Over the off-season, the Twins announced they were moving Joe Mauer from behind the plate to first base, a decision meant to alleviate the day-to-day physical stress their $184 million man had gone through, particularly recently. Mauer suffered a concussion last season from a foul tip and has also had back problems from time to time.
Mauer played at first base for the first time during spring training. Per MLB.com’s Rhett Bollinger, Mauer didn’t experience any issues and felt comfortable out there.
“It felt a little different,” Mauer said. “I’ve never actually played first base here at Spring Training, so I was a little worried about seeing the ball off the bat. It’s a little bright out there, so it was nice I was able to get a ball in the first inning and make a play.”
Mauer also went 1-for-2 with an RBI to top off his afternoon. Mauer, 30, has played in 115 or more games just once in the last three years, so if the Twins can get him to play close to a full season, they should be able to recapture any value lost from the position switch.
The Braves reportedly have a deal in place with free agent catcher Kurt Suzuki, per Chris Cotillo of SB Nation. FOX Sports’ Ken Rosenthal adds that the contract is for one year, $1.5 million with up to $2.5 million in additional incentives.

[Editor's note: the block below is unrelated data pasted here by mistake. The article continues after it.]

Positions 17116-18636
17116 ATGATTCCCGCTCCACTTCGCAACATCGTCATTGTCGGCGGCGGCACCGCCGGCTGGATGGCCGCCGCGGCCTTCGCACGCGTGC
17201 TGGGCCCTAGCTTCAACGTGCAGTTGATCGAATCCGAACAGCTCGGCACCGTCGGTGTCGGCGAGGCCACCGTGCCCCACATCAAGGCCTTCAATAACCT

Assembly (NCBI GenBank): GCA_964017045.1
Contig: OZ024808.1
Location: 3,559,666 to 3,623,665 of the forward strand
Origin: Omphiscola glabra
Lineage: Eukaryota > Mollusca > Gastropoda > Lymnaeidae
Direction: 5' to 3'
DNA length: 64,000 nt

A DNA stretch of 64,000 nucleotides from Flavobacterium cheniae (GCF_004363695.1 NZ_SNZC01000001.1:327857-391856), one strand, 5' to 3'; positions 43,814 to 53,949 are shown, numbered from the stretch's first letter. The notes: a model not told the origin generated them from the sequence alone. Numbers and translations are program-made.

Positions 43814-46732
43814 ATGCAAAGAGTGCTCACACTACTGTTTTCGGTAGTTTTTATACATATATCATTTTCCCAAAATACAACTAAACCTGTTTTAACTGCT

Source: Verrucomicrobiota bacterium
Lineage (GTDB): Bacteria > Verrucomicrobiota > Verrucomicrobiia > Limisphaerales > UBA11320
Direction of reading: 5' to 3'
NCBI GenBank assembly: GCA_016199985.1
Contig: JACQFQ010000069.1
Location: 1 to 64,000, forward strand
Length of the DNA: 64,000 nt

Suzuki, 33, completed a three-year track with the Twins in 2016, slashing .258/.301/.403 with eight home runs in 373 PA. The veteran backstop likely won’t provide an offensive or defensive upgrade over current starter Tyler Flowers, but should give the Braves some depth at a position they’ve been looking to strengthen since the start of the offseason.
The team has yet to confirm the deal.
With the 2017 World Baseball Classic around the corner, Team Israel has reportedly reached out to Indians second baseman Jason Kipnis, per MLB Network’s Jon Morosi. Tournament rules stipulate that a player’s roster eligibility can be achieved in one of several ways: they were born in the country in question or hold citizenship/permanent legal residence there (or are simply capable of qualifying for citizenship), or one of their parents was born in the country or holds citizenship/permanent legal residence there.
For Kipnis, it’s the latter. Kipnis’ father, Mark Kipnis, is Jewish. That gives Kipnis the status he needs to suit up for Team Israel, despite the fact that he is a practicing Roman Catholic. He has yet to confirm or deny his participation in the competition.
Fifteen players have confirmed for Team Israel so far, including Mets’ infielder/outfielder Ty Kelly and free agents Sam Fuld, Nate Freiman, Jason Marquis and Jeremy Bleich. Per MLB.com’s Chad Thornburg, eight minor leaguers will also appear for the team. Like Kipnis, at least three other major leaguers are eligible for Team Israel’s roster but have yet to accept or decline involvement in the WBC: Dodgers center fielder Joc Pederson, Mariners infielder/outfielder Danny Valencia and free agent left-hander Craig Breslow.